Defensive teammates call him "Flash."
"The play begins, it's going and … whoosh … it's 54," Tampa Bay Buccaneers defensive lineman Gerald McCoy said.
"You know, I've never had a nickname," Lavonte David said.
He has never asked for one, either, or needed one.
"It all goes back to attention. I've never liked a lot of attention. That's just the way my family is, relaxed, chill, no negativity. I don't like negativity. I'm always positive, never negative."
He leads the Bucs in tackles for negative yardage.
For a guy who hates the spotlight, he sure is in the middle of things a lot. The Bucs rookie linebacker is all over games, a blur with a purpose. 54 is there, whoosh . Then impact.
"That dude is on another level right now," McCoy said.
It's true. David had 14 tackles, 13 of them solo, in last Sunday's win over San Diego, including his team-leading 12th tackle for a loss. The week before, he had 16 tackles, 14 solo, in the victory in Oakland. The second-round pick leads the Bucs with 81 tackles. If you sort it by solo tackles, only one player in the NFL has more of those than rookie David.
Try and hide that.
"He's very productive, very efficient for any level, veteran, rookie," Bucs coach Greg Schiano said. "Taking into account that he's a rookie makes it even more special."
Bigger Bucs headlines have gone to Doug Martin and also Mark Barron _ the Bucs' first-round picks in the draft _ but the 6-1, 233-pound David is hard to take your eyes off, he's flying everywhere, speed over size, seemingly the new NFL mold for outside linebacker. Say, remember when scouts wondered about Derrick Brooks' size?
Let's not get ahead of ourselves. It isn't fair, nine games in, to suggest that David will be another Brooks, anymore than it is to say Martin will be the next Warrick Dunn or Ray Rice or that Barron is the new John Lynch.
Just let them be, let them grow.
Lavonte David is all over that.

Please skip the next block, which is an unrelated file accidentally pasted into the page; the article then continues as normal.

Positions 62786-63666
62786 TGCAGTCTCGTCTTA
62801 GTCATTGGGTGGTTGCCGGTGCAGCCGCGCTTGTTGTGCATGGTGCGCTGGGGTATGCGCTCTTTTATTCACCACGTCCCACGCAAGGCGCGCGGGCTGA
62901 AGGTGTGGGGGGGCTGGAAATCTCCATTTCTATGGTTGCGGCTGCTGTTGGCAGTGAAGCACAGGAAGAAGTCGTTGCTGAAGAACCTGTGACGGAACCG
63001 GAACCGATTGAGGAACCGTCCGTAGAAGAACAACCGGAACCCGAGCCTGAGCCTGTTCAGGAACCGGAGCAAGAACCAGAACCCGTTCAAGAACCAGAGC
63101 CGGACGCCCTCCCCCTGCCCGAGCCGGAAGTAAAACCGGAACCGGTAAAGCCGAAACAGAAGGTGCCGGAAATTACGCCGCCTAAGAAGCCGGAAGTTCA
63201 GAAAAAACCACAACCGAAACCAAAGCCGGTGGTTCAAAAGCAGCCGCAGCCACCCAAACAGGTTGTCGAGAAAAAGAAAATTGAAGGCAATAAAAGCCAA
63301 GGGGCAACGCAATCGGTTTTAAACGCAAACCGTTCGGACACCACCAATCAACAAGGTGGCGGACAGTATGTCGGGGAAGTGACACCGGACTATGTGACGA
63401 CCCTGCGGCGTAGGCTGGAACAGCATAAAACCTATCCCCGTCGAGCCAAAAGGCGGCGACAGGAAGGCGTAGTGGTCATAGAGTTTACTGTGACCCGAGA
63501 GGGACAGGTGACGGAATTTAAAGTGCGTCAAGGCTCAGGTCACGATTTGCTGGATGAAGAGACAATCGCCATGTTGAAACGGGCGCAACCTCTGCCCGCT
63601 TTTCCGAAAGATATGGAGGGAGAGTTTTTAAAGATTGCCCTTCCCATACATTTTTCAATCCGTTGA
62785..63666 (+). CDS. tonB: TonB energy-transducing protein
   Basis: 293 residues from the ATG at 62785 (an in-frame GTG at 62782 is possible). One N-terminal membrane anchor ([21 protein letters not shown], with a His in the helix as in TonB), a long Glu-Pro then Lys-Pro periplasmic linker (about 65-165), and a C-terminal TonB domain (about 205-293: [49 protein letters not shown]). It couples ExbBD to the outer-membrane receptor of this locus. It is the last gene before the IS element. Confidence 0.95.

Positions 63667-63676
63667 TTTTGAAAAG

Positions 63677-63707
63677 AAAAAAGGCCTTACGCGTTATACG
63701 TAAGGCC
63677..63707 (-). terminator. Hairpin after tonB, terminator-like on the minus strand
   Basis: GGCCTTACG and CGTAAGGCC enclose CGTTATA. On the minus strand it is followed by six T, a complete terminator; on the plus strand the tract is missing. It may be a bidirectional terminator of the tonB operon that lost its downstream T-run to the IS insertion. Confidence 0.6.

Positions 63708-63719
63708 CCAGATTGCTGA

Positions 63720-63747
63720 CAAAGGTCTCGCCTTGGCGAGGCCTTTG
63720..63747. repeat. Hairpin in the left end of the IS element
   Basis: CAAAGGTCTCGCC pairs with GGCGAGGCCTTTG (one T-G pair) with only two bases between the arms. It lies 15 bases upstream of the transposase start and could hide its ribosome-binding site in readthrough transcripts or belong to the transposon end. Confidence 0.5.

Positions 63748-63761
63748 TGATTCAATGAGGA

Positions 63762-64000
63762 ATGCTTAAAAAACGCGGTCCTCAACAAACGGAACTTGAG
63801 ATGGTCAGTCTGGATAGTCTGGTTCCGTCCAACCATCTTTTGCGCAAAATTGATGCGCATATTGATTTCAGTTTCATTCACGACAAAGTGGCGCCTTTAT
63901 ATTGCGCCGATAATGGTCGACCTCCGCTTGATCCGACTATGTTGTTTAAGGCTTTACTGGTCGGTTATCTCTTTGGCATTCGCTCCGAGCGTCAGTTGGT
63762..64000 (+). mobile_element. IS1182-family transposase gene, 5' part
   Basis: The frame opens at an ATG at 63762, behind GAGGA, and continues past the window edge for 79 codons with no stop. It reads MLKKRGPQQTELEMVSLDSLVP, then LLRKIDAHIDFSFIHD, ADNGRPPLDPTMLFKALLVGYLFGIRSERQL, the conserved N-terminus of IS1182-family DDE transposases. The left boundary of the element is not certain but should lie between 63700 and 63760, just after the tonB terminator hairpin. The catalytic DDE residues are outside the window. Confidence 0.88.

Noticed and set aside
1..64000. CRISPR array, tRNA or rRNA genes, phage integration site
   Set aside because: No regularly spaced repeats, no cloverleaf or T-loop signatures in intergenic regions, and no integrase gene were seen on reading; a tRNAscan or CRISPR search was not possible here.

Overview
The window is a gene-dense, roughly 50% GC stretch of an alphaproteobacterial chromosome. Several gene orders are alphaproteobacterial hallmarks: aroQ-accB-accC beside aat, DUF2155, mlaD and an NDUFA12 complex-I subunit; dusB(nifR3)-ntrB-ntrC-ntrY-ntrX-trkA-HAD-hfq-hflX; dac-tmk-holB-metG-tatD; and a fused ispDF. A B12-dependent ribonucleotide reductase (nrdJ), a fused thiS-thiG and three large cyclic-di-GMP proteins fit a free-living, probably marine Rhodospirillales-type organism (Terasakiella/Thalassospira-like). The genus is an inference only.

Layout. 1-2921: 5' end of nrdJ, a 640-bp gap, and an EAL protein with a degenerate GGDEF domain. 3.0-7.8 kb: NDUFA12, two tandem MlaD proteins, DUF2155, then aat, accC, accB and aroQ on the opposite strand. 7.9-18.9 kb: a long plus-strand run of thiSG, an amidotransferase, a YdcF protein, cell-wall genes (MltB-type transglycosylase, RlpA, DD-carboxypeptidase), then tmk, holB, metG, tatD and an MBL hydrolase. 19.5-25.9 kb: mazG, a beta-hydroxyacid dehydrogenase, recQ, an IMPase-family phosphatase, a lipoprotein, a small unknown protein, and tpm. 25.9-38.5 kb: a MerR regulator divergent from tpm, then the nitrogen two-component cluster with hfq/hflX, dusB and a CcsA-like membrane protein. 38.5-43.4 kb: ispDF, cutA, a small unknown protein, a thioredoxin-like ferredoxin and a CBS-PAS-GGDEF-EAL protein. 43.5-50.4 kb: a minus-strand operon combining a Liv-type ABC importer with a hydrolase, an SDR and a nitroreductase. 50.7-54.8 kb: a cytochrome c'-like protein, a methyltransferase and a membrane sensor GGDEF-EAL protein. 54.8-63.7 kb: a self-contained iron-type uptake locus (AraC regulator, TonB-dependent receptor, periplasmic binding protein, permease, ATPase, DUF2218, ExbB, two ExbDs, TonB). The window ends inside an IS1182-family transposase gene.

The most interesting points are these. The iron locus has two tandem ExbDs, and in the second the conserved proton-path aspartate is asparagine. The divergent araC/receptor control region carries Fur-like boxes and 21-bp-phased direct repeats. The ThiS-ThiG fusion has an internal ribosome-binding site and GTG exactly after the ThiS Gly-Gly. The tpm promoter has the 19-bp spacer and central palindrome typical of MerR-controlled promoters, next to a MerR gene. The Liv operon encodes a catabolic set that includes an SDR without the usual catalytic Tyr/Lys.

"I just want to play the game I love," he said.
David and Bucs middle linebacker have traded jobs, in a sense. Last season, it was Foster, then a rookie, who looked and listened for the defensive signals from the sideline, than transmitted them to his teammates. Now that's David's responsibility, and it's no small thing.
"It's not easy at all," Foster said.
"It's true," David said. "You've got to be learning what you've got to do and also make sure everyone else is doing what they're supposed to do. (Mason) has helped me a lot. And you're a rookie trying to make your mark at the same time."
Well, so far, so good _ sometimes scary good.
"There's something about our rookies, man, they're all weirdos," McCoy said. "You've got Mark Barron, who's a quiet guy, and Doug Martin, soft spoken, and Lavonte David. But you get them on the field, they're maniacs."
"People always say I'm a different guy on the field," David said. "Believe me, I'm not a mean person. But seeing everybody flying around gets me excited."
Asked about being an undersized linebacker, David smiled.
"Everybody has those big guys. I'm not one of those. But I've been holding my own. I'm sure there are faster guys, those freaks. I'm just a guy who plays football. I don't like to say a whole lot. I'll settle for the stat sheet. I don't even look at the stat sheet, to be honest. I look at the scoreboard."
Off the field, he's on "the systems," as he calls them: Madden, NBA2K, college games. Or he might visit his friend and Bucs teammate Anthony Gaitor. They played on championship teams for Miami's Northwestern High.
"Sometimes I just drive around (Tampa) to get familiar with the place," Lavonte David said. "I'm not a big guy on going out. I just stay off the scene, be off by myself a lot ... Really, I wouldn't mind if no one ever wrote anything about me at all."
We've got a flash for Flash: We're writing about you.